No, I didn't predict the 14%, six-month return for stocks, and neither did anyone else. Not anyone!
Even the raging bulls would whisper only 10%, and that was for the full year. I always offer 10% estimates for the prospective year's returns. It has been a fairly reliable number, year in and year out, and best of all, almost no one remembers any of these January predictions by the following December. But I didn't guess 10% for this year. I guessed flat. Even. And I thought I was being optimistic.
Rather than offer my litany of dour details that had me feeling so blue, let's figure out what I and others missed. The answer is that I'm still not sure. My dour details were true and remain true. They are the guests who we're sick of and who won't leave, so we just do our best to ignore them.
This damned recession should be upon us, but it's not. I asked former Richmond Federal Reserve President Jeffrey Lacker why we hadn't had a recession, and he said, "Because the Fed hasn't raised rates far enough."
But the lack of recession alone isn't reason for the surging stock market. Frankly, I'm not sure what is.
Throughout 2022, brilliant strategists explained higher interest rates were bad for tech companies, yet a handful of tech shares have been responsible for most of this year's gains despite higher rates.
The seven-largest companies in the S&P 500, all tech companies, are up 86% on average year to date! Meanwhile, the other 493 companies in the S&P 500, in aggregate, have barely moved this year. Solid, blue chip, defensive stocks outside the tech sector have mostly languished. Why ignore these perfectly good companies, and why the tech pile-on? It wasn't that money had nowhere else to go. It had 5% Treasury bills and suddenly tasty money market yields.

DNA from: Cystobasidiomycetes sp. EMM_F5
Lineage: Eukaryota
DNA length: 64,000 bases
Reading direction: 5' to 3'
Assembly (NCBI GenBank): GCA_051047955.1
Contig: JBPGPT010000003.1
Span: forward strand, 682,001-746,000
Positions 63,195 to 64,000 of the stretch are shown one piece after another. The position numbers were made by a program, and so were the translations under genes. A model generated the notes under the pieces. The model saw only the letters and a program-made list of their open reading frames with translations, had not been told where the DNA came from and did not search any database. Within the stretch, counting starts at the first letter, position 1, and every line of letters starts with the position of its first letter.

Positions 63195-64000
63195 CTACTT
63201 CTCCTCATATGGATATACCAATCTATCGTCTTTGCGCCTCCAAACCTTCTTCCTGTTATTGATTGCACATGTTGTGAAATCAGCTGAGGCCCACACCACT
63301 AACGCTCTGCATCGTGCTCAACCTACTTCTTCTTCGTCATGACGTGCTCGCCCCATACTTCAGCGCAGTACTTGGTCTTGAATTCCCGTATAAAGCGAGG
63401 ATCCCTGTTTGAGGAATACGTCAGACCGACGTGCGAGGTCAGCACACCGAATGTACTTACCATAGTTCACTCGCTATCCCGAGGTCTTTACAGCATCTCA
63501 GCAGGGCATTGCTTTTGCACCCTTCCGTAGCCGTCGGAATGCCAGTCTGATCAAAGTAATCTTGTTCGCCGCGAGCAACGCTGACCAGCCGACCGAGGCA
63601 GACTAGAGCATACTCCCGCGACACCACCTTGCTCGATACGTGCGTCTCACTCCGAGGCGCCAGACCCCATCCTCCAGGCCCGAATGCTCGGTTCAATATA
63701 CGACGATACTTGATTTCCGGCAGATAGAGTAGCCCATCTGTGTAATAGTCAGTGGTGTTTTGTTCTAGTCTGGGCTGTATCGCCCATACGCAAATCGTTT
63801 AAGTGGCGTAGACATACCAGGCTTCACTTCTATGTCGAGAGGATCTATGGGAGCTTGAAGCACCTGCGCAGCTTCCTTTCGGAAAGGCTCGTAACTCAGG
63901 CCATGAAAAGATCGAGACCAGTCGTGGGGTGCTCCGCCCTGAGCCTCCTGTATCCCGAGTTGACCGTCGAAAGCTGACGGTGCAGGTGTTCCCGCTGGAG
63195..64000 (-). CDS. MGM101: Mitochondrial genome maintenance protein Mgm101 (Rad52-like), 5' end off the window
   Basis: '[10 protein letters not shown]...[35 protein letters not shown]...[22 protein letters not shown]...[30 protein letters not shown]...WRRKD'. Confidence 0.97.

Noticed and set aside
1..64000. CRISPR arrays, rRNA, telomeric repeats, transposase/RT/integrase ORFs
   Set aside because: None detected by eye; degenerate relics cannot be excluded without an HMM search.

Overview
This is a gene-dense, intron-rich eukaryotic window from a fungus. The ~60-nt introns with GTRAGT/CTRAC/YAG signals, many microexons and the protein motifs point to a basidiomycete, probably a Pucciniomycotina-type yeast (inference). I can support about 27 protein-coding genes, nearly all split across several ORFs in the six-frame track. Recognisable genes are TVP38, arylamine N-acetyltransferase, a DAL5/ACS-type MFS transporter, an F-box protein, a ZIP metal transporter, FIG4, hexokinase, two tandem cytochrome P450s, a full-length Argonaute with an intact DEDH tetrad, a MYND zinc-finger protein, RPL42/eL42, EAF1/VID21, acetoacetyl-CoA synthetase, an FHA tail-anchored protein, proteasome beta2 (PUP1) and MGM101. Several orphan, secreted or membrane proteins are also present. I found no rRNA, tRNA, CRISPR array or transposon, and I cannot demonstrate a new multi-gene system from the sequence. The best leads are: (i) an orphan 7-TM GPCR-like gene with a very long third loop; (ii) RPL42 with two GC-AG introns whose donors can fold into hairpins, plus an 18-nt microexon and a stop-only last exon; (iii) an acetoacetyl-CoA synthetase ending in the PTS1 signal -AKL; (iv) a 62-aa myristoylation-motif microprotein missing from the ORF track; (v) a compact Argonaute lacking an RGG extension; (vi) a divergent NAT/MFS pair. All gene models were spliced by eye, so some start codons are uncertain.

As you review your 7% or 8% returns for the first six months, do you chastise yourself or your manager or do you yell at the top of your lungs when you're alone in your car and there aren't other cars nearby to see you yelling like a crazy person? I may have done that once or twice — it feels great!
The answer is that if your investment horizon was the six months ending this June 30, then you really messed up if you're not up 14%. But, if your horizon is longer term, you have to wait and see.
Aberrational first half
Over many years, stock market returns have lots of periods of inexplicable volatility that fade into reversions to the mean. I suspect this period will be seen in hindsight as having been aberrational.
Moreover, I believe those shares that have not participated in this stunning rally will have their day. As Warren Buffet likes to remind us, in the short run, the market is a voting machine while in the long run, it is a weighing machine. Time will tell, but we are finding many extraordinary companies that aren't up 90% year to date.
Don't get me wrong, I hate not being up 14%, but I wouldn't have been able to tolerate the risk necessary and I didn't need to take those risks. In fact, clients expect us to avoid unnecessary risks and keep them safe.
More than ever, I believe in owning those individual companies that are well-managed, have fortress-like balance sheets and are growing their bottom lines. Good investors don't change disciplines to match market fads. Good investors adhere to time-tested disciplines through the fads, so they may enjoy the benefit of hard-won lessons and solid long-term returns.